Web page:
What Is a Trial Balance?
A trial balance is a bookkeeping worksheet in which the balance of all ledgers are compiled into debit and credit account column totals that are equal. A company prepares a trial balance periodically, usually at the end of every reporting period. The general purpose of producing a trial balance is to ensure the entries in a company's bookkeeping system are mathematically correct.
How a Trial Balance Works
Preparing a trial balance for a company serves to detect any mathematical errors that have occurred in the double-entry accounting system. If the total debits equal the total credits, the trial balance is considered to be balanced, and there should be no mathematical errors in the ledgers. However, this does not mean there are no errors in a company's accounting system. For example, transactions classified improperly or those simply missing from the system could still be material accounting errors that would not be detected by the trial balance procedure.
- A trial balance is a worksheet with two columns, one for debits and one for credits, that ensures a company’s bookkeeping is mathematically correct.
- The debits and credits include all business transactions for a company over a certain period, including the sum of such accounts as assets, expenses, liabilities, and revenues.
- Debits and credits of a trial balance being equal ensure there are no mathematical errors, but there could still be mistakes or errors in the accounting systems.
Requirements for a Trial Balance
Companies initially record their business transactions in bookkeeping accounts within the general ledger. Depending on the kinds of business transactions that have occurred, accounts in the ledgers could have been debited or credited during a given accounting period before they are used in a trial balance worksheet. Furthermore, some accounts may have been used to record multiple business transactions. As a result, the ending balance of each ledger account as shown in the trial balance worksheet is the sum of all debits and credits that have been entered to that account based on all related business transactions.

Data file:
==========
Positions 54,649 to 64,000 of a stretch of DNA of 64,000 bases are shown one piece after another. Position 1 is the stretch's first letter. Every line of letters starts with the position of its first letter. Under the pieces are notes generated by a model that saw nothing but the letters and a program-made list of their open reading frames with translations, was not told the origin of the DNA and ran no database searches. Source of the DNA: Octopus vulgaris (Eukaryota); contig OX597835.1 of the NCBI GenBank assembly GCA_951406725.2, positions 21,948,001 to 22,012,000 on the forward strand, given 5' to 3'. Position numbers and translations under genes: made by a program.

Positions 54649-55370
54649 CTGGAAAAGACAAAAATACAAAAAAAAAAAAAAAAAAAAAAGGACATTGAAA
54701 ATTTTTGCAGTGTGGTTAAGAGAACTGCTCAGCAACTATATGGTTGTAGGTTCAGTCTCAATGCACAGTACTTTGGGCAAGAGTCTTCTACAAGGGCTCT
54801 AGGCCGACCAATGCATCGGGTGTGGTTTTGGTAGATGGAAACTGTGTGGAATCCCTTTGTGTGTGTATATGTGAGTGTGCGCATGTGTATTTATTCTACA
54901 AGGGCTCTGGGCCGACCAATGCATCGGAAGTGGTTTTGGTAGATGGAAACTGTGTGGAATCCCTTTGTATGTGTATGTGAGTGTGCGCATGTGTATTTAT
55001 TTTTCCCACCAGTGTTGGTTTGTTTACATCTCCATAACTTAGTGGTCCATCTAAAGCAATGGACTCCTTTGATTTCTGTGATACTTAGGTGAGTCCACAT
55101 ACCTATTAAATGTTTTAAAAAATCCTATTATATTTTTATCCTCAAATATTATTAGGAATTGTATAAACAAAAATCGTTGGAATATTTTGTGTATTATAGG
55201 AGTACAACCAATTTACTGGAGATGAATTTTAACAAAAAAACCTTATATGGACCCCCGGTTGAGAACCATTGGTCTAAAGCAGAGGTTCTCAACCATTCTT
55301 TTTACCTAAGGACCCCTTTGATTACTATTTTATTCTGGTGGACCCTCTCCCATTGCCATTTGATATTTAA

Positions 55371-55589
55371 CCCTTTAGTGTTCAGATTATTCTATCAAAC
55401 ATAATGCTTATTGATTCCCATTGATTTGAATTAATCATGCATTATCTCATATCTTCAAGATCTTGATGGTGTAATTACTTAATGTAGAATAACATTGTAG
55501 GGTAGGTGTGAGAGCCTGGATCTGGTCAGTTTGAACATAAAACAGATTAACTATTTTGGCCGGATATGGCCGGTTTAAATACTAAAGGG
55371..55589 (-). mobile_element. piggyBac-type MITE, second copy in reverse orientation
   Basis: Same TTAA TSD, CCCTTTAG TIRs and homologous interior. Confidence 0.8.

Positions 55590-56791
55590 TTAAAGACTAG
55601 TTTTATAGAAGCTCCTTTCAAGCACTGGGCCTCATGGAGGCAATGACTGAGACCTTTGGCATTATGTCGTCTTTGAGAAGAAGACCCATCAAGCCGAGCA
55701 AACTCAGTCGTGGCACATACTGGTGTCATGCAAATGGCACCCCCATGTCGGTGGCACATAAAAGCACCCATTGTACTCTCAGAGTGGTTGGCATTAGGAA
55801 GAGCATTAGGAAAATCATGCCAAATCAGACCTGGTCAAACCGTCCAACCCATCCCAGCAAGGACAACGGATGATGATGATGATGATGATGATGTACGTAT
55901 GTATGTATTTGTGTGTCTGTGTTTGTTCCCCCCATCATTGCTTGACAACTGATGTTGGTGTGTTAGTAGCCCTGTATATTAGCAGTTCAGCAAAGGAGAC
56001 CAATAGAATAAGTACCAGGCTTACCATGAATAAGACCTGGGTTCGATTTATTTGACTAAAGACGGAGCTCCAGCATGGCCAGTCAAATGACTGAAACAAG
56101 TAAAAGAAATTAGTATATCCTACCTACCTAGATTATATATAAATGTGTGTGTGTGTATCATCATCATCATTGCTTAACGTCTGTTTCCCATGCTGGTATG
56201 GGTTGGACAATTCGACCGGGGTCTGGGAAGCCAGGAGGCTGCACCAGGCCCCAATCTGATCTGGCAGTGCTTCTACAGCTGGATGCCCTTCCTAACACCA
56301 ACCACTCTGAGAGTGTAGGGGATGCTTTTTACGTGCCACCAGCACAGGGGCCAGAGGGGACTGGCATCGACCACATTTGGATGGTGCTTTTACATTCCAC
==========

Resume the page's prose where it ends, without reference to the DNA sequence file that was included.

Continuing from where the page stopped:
A company’s transactions are recorded in a general ledger and later summed to be included in a trial balance.
At the end of an accounting period, the accounts of asset, expense or loss should each have a debit balance, and the accounts of liability, equity, revenue or gain should each have a credit balance. However, certain accounts of the former type may have also been credited and certain accounts of the latter type may have also been debited during the accounting period when related business transactions reduce their respective accounts' debit and credit balances, an opposite effect on those accounts' ending debit or credit balances. On a trial balance worksheet, all the debit balances form the left column, and all the credit balances form the right column, with the account titles placed to the far left of the two columns.
After all, the ledger accounts and their balances are listed on a trial balance worksheet in their standard format, add up all debit balances and credit balances separately to prove the equality between total debits and total credits. Such uniformity guarantees there are no unequal debits and credits that have been incorrectly entered during the double-entry recording process. However, a trial balance cannot detect bookkeeping errors that are not simple mathematical mistakes. If equal debits and credits are entered into the wrong accounts, a transaction is not recorded or offsetting errors are made with a debit and credit at the same time, a trial balance would still show a perfect balance between total debits and credits.